By Lamin M. Manneh, UN Resident Coordinator in Rwanda
At the opening ceremony of the WEDF Conference held in Kigali in September 2014, H.E. President Paul Kagame reminded us about the strong desire ex-pressed by people for decent and productive jobs in virtually all corners of the earth through different on-line and off -line surveys as well as social media, including the UN Secretary-General’s global “the world we want” survey for the post-2015 development agenda.
It is, therefore, legitimate to wonder why the global community, with all the enormous resources and intellectual power at its disposal has apparently failed to crack the complexities of unemployment and underemployment confronting nations across the world for such a long time. In my view, this underscores the urgent need for a fundamental review of the commonly accepted approaches to ad-dressing these important development issue.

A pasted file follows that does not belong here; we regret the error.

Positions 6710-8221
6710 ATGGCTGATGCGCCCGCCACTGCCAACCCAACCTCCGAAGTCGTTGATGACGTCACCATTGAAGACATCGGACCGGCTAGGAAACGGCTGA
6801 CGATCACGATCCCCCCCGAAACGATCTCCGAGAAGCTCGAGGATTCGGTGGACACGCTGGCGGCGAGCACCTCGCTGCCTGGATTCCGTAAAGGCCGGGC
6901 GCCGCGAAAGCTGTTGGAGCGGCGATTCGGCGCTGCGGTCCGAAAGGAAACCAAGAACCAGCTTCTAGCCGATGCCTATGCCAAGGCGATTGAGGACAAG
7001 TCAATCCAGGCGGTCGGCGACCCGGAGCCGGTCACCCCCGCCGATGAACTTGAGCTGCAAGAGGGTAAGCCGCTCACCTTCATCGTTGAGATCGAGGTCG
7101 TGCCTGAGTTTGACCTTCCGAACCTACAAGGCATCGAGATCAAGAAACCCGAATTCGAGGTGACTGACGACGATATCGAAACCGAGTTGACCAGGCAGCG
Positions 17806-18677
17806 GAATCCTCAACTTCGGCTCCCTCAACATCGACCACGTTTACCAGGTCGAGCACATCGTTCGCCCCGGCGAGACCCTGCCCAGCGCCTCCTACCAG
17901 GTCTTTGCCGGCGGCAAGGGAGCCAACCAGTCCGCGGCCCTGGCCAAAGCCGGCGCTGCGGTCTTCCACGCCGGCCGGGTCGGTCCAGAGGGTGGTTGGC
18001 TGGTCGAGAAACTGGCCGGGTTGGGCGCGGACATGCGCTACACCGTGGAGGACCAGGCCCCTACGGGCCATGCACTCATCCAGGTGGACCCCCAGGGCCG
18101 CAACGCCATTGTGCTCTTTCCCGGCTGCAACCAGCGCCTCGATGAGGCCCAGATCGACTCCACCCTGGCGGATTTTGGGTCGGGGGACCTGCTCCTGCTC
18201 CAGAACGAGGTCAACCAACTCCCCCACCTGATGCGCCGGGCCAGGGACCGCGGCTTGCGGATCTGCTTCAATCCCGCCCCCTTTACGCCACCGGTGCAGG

In this regard, our basic hypotheses are threefold: first is that for there to be success in tackling the unemployment and underemployment problems, particularly in developing and even emerging countries, there has to be a major shift from neo-classical (laissez-faire) frameworks to more aggressive and proactive strategies, policies and programmes more relevant to their specific contexts.
Secondly, given that the problems of unemployment and underemployment have metamorphosed so much from what they were even in the 1980s into far more multi-faceted phenomena, there is also a critical need for more holistic approaches to tackling them.
Thirdly, with the rapid pace of techno-logical innovation, both policy innovation and staying close to the curves of technological changes by the countries is essential to containing the unemployment problems.Follow https://twitter.com/LMManneh